In August 1962 at the PYO Congress at Vryheid’s Lust, there was a confrontation between PYO and United Force members led by Ann Jardim to disturb our meeting.
The police then came and arrested only PYO members and none of the UF people.
The PYO had a branch office at 45 Delph Street and that same evening, about 8 o’clock, a mob came.
I and four others, Compton Hope, Vernon Perreira Johnny Bahadur and Rampersaud were there because we were anticipating trouble.
However, we were no match for the mob, and my two children, five-year-old Savitri and three-year-old Roy, who were also there, were forced to run and hide in a dirty drain. My home, which was right next door, was badly damaged as well. Freedom House was informed of the situation and immediately all at Freedom House, including Janet Jagan, came to Delph Street to rescue the besieged.
Eventually the police came and again arrested none of the perpetrators, but they did arrest Johnny Kowlessar, a PYO member, placing a knife to his waist in the process – Janet Jagan saw this and protested loudly.
My children, especially my daughter, were subsequently afraid to be left alone and remained traumatised for many years; in fact I do not believe my eldest daughter who is now 53, has ever recovered.
In May 1963, during the funeral of Claude Christian, who was the Home Affairs Minister at the time and who died at Freedom House of a heart-attack, there was a rumours being spread by the opposition that Janet Jagan had killed him. This resulted in a mob assembling at the Brickdam Cathedral which then moved on to the cemetery and unleashed a wave of beatings on those of us attending the funeral.
I remember seeing the then Police Commissioner Potter standing up, arms outstretched in a Christ-like manner, bodily protecting Dr. Jagan from bottles and stones.
At the same time Ronald Gajraj’s cousin, Sookraj, who was standing next to me was beaten with a bicycle chain and we rushed him to the hospital in an unconscious condition.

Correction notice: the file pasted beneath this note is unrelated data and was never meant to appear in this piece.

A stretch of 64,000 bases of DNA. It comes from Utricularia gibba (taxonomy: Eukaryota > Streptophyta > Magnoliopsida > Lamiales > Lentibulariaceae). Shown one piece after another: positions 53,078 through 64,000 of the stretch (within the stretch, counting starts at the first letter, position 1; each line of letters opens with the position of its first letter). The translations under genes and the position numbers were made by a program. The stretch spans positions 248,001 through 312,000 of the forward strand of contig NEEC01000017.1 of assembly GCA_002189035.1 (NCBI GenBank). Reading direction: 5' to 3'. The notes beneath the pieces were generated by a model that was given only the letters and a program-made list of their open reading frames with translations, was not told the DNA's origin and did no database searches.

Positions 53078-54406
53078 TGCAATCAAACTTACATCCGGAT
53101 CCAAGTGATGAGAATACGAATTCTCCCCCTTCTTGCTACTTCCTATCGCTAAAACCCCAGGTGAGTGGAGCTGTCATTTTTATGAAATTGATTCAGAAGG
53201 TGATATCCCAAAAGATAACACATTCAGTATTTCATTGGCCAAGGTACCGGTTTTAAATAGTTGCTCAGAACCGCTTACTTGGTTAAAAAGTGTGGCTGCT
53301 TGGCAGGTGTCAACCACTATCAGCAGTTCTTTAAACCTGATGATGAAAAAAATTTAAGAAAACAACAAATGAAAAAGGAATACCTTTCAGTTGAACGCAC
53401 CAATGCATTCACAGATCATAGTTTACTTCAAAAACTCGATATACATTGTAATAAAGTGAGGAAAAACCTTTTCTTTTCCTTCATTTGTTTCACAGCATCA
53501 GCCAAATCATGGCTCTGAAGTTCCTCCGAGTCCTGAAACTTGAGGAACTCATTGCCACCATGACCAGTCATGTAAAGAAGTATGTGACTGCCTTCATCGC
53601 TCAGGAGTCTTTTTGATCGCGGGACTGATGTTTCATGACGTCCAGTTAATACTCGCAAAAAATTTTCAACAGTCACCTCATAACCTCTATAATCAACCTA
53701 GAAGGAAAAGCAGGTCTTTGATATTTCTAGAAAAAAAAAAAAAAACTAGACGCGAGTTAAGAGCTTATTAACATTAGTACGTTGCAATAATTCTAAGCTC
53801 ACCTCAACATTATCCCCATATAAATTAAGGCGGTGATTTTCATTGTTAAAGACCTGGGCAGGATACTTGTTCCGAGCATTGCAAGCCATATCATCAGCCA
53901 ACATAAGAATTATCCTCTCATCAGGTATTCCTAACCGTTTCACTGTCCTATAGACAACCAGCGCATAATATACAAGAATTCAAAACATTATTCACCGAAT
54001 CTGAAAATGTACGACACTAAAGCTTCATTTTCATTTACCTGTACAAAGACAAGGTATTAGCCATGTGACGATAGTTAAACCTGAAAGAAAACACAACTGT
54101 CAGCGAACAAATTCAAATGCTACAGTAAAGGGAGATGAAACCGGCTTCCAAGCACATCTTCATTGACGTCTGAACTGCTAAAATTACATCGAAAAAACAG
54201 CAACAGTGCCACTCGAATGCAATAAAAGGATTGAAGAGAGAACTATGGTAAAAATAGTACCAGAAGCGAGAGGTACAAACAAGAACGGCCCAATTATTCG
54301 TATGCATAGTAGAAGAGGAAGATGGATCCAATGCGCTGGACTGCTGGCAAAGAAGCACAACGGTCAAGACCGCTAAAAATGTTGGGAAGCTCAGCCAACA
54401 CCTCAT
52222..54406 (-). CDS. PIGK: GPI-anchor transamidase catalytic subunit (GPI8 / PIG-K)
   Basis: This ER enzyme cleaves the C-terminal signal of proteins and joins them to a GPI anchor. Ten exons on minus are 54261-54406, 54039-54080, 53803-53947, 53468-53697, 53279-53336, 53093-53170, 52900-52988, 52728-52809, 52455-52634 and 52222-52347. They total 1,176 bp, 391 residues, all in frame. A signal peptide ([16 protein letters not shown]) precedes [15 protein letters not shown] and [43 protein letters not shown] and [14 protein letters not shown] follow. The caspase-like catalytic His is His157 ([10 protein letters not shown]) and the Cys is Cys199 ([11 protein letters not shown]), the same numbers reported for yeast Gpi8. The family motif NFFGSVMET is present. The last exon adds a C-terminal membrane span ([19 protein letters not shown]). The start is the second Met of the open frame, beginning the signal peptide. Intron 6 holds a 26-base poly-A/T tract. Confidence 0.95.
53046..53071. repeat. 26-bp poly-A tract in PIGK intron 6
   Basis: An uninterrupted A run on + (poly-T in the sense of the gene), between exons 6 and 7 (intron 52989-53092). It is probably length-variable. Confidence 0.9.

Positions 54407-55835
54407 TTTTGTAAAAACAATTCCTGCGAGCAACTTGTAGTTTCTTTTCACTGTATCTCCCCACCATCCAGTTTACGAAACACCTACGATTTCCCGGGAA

This took place in full view of the police, who with the exception of Potter did practically nothing to stop the onslaught on us. Also beaten that day was Mike David who was an executive member of the PPP.
In 1963 also I was offered a scholarship to study Electrical Engineering in East Germany by Dr. Jagan, which I accepted. When I returned home on holiday in 1965 (the PNC had gained power in 1964), I was arrested by the police, taken to Eve Leary for one night (Old Year’s) and was tortured in an ants nest. I was released on New Year’s Day, and a week later I returned to Germany where I completed my studies.
My point is that it was from since then that the uneasy relationship between PPP supporters in particular and Indian people in general with the police was established. Seventeen years on from 1992, and 47 years from 1962, it is most unacceptable that this situation would still largely exist today.
It is the unprecedented corruption we see now, coupled with this mishandling of our security that caused me to leave the PPP in 2006, after an unbroken association of 60 years. However, my leaving the PPP for the AFC does not mean I won’t be critical when it is deserved.
We cannot leave out the past, especially one that still has such a pervasive influence on our present. It is this past that has created the space for a Roger Khan. I must admit too that at that time I was supportive of Roger Khan’s efforts because the situation evoked deeply the feeling of siege, helplessness, and distrust of our police that I had felt 40 years before.